Options and listed options are financial instruments that traders can use to speculate on the future direction of an underlying asset, such as a stock, index, or commodity. Both types of instruments give the holder the right, but not the obligation, to buy or sell the underlying asset at a predetermined price on or before a specified date. However, there are some differences between these two types of instruments that investors should know before trading.
Options vs listed options
Listed options are traded on exchanges like the New York Stock Exchange (NYSE) and are regulated by the Securities and Exchange Commission (SEC). On the other hand, options can be traded over-the-counter (OTC) or through electronic platforms that are not subject to SEC regulation. Listed options are generally more liquid and have narrower bid-ask spreads than OTC options.
Another key difference between listed and OTC options is the pricing. Listed options are priced using a Black-Scholes model, which considers the underlying asset’s volatility, dividend yield, time to expiration, and risk-free interest rate. OTC options are often priced using a different model or no model, making it difficult to compare prices between the two types of instruments.
The final difference between listed and OTC options is that listed options can be exercised while OTC options cannot. This means that the holder of a listed option can exercise their right to buy or sell the underlying asset at the specified price on or before the expiration date. OTC options holders do not have this option and must instead sell their option to another party if they want to exit their position.
Which type of option is right for you?
If you are looking for a liquid, regulated instrument priced using a well-known model, then listed options are the way to go. However, if you are looking for an over-the-counter option with a more flexible pricing model, OTC options may be a better fit for you.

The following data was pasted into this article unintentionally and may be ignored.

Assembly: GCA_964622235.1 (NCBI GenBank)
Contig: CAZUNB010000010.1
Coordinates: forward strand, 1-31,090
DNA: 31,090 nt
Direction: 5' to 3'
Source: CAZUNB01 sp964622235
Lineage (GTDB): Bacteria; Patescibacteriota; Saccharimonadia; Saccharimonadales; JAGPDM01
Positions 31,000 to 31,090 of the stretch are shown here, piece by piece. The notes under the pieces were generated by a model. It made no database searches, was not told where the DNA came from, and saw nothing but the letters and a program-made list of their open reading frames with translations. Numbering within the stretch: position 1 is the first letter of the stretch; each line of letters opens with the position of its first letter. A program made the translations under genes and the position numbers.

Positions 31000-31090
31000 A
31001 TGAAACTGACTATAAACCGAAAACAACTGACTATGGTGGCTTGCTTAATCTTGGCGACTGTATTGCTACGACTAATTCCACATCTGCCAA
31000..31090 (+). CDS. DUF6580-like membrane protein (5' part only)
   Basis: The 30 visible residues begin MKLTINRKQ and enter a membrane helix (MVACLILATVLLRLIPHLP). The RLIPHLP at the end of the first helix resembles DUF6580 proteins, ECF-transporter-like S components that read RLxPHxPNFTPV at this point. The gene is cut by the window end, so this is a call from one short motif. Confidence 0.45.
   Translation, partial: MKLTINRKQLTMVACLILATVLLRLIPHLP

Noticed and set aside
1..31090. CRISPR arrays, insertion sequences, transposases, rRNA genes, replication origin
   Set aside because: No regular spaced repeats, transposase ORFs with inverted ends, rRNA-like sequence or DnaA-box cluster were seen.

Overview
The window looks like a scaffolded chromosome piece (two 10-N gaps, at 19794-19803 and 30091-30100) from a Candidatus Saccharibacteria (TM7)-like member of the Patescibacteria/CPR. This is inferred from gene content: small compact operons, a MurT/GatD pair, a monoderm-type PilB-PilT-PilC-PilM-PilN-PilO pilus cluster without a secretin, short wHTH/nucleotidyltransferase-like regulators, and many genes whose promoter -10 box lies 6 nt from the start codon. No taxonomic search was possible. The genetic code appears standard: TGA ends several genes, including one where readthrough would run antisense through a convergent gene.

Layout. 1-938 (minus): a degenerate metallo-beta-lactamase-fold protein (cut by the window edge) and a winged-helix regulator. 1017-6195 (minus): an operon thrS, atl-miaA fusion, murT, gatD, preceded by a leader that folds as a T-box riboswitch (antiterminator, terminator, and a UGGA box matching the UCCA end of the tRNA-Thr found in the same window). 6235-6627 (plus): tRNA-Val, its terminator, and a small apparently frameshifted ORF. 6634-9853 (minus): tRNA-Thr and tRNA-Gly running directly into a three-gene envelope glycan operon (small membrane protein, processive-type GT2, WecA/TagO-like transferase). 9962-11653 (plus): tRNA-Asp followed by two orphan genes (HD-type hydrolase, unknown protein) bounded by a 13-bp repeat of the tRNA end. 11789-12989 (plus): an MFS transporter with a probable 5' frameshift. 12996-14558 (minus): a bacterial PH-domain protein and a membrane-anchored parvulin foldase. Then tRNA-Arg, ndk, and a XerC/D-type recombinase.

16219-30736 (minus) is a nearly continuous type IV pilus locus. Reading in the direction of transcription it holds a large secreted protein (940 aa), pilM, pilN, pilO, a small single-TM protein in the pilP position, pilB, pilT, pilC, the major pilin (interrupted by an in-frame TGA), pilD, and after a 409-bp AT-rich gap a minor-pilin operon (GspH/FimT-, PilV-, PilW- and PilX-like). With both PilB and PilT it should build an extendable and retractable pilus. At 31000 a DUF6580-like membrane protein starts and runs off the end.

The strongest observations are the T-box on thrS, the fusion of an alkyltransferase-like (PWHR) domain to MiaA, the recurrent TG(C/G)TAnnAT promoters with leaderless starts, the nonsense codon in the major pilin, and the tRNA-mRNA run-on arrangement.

Listed options offer several advantages over options that are not listed. For one, they are much easier to trade. Listed options are also more liquid than their non-listed counterparts, which can be bought and sold more quickly. Finally, listed options are traded on exchanges and are subject to regulatory oversight.
All of that being said, listed options are not always available, and in some cases, you may only be able to buy or sell options that are not listed.
How do you know which type of option you’re dealing with?
The easiest way to tell is by looking at the ticker symbol. If the symbol has an “X” at the end, it’s an option not listed. If the symbol does not have an “X” at the end, it’s a listed option.
Advantages of listed options
Listed options offer several advantages
There are more buyers and sellers in the market for listed options, so it’s easier to find a willing counterparty when you want to trade. This also makes it easier to get out of a position if you need to
All trades are public information, so you can see what prices people are willing to pay or accept. This helps you gauge market sentiment and make better-informed trading decisions.
There are pros and cons to both listed and over-the-counter options when it comes to options trading. Whichever option you choose, make sure to do your homework and understand the risks involved before trading. It’s essential to understand the difference before deciding which option is right for you. In general, listed options offer more liquidity and transparency, while over-the-counter options can be customized to fit your individual needs. New traders should use a reputable and reliable online broker from Saxo Bank. For more information, visit their website here.